What other vehicle besides perhaps a video documentary could accomplish such relationship building?

Blue Bottle’s book has become so popular and so well-known that it is one of the first books that pops up when you enter “coffee” into an Amazon search. They sell the hardcover edition in their shops, and I just saw it at Whole Foods last week.

But back to that Amazon search for a moment. Being able to display your book in your shop or on your waiting room shelves, or even offering a download of your book to your clients as part of their initial welcome package is great, but never underestimate the power of the internet and search engines. When people enter a simple keyword like “coffee” into Google or Amazon and your book is one of the first things that comes up? That is priceless positioning and promotion. Your shop may be in California, but you better believe people in New York and Michigan are paying attention now. They want to know what you’ve done that is so book-worthy, and they are likely to not only buy your book, but make an effort to visit your location also!

Matt Smith with Modmacro pointed this out to us, that even purely local businesses and practices benefit from a worthy larger-scale (national or international) representation. Powerful. So if you’re ready to start reaching clients and customers who will take you more seriously, or are located on the other side of town or even on the other side of the country (or world!), a book is absolutely one of those things that can help you get there.

THREE: Growing Your Professional Network

New clients are great, and having them find your business is one of the greatest benefits of having a book and reaching beyond your immediate surrounding area. But when you have a book, you won’t just create an opportunity for new clients to find you, you’ll find yourself with new industry contacts as well.

Industry contacts are useful for all kinds of reasons. They can help you with referrals or strategic partnerships. They can coordinate joint marketing efforts. You may even find that you have something very valuable to teach them (or vice versa), opening the door for speaking and consulting opportunities. Knowing other people in your field can only help you. And if (or in this age more like “when”) you’re ready for a career or company change, it’s your professional network that will most easily be there (even more quickly than head-hunters and agencies) to turn a potential calamity into a golden opportunity, only bolstered by your perceived value as an expert by virtue of your book(s).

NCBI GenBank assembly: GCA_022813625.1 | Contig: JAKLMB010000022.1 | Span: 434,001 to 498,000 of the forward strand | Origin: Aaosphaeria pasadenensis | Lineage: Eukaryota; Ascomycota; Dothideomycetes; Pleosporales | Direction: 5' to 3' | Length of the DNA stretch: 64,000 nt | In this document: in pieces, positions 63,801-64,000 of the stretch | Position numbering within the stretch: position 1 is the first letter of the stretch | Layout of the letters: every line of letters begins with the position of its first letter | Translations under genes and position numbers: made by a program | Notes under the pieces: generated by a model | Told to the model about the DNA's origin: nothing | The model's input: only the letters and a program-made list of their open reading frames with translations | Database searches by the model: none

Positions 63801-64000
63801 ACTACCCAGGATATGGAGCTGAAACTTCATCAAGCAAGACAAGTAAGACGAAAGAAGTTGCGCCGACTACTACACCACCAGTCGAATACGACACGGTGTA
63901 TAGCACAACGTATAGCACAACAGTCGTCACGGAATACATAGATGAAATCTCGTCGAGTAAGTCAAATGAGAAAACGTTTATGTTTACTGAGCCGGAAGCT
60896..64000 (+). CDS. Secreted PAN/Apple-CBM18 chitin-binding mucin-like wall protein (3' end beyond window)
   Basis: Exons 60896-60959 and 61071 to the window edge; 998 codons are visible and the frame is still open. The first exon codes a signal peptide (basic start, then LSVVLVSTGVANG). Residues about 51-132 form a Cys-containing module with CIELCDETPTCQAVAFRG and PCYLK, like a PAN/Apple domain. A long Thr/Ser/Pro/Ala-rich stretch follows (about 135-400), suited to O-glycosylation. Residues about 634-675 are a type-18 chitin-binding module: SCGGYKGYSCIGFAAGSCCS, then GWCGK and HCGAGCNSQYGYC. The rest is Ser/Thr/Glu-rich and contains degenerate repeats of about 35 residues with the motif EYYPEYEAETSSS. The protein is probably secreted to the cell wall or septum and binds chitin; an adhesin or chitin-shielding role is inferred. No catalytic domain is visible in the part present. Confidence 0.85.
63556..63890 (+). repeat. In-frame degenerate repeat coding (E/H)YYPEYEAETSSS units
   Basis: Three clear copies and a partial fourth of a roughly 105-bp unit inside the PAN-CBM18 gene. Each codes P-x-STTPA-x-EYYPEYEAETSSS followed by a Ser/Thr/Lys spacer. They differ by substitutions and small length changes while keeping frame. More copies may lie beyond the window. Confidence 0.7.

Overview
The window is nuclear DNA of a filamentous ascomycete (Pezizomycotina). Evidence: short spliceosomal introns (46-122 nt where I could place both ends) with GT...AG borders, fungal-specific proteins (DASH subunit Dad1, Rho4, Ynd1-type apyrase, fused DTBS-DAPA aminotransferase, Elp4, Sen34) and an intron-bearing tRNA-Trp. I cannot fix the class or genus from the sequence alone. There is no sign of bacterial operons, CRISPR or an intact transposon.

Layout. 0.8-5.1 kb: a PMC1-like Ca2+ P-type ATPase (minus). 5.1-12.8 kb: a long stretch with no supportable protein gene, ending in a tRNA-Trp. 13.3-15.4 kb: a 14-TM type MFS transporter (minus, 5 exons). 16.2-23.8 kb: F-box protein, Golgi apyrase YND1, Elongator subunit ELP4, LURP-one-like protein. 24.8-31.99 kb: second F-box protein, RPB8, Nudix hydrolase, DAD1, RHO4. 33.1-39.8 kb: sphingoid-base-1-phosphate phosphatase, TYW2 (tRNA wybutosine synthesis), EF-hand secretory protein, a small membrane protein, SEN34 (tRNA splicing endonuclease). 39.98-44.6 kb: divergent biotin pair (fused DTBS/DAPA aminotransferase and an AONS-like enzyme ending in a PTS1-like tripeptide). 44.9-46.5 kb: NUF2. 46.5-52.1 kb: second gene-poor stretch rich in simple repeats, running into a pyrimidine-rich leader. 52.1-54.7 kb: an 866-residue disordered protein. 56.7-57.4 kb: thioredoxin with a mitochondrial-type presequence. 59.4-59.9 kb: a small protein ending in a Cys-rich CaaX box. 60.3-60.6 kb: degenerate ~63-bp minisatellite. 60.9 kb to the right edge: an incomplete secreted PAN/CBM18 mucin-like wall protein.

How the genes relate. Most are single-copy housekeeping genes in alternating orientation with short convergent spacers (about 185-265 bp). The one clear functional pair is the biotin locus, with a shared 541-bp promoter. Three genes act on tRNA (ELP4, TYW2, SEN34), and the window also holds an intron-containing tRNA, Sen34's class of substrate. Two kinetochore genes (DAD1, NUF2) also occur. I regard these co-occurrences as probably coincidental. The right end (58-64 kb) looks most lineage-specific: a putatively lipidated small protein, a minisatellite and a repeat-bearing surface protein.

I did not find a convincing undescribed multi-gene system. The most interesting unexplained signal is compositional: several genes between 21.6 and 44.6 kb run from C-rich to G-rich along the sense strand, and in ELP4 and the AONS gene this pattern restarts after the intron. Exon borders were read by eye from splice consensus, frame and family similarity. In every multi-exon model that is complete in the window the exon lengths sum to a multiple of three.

Two Books that Blew Minds

There was a fantastic psychotherapist I knew who practiced a specific type of therapy that was known for being effective, especially in a short-term setting. It was one of the therapeutic theories that was taught to counseling students in graduate programs across the nation, but not very widely practiced (at least not officially) because of its intricacies and the specialized training it took to learn it correctly.

This therapist I knew had the incredible experiencing of learning this type of therapy directly from the very people who developed it. She realized what an asset she had, and she went on to write two books about it. Therapists and counselors from all over started contacting her to see if she would be willing to teach workshops and do some consulting. Because of her books, her professional network expanded exponentially, and we’ve seen the same happen in other fields and businesses, of course.

With and Without

In fact, imagine, for a moment, a speaker, guest or keynote, without a book! Imagine a television or radio program without one! It’s vital nowadays. Professionals who have been published are more believable and much more likely to be invited across a range of media. Once you show your expertise in your field through a published book, other professionals want to know you. They want to know what you’re doing right, and they want to know how they can do it too.

So next time you’re thinking about your business and what your next step could be, think about the possibilities a book can bring you. These are only three ways a book can help boost your business, and I wasn’t kidding when I said this was only the first of a series. There’s plenty more where these came from! Stay tuned for the next installment, and with or without us, start writing an outline!

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by Jessica Dawson // Editor-in-Chief of Founder Nonfiction, a boutique publishing house of non-fiction, making published authors of entrepreneurs, business people, and professionals.

Opinions expressed by contributors are their own.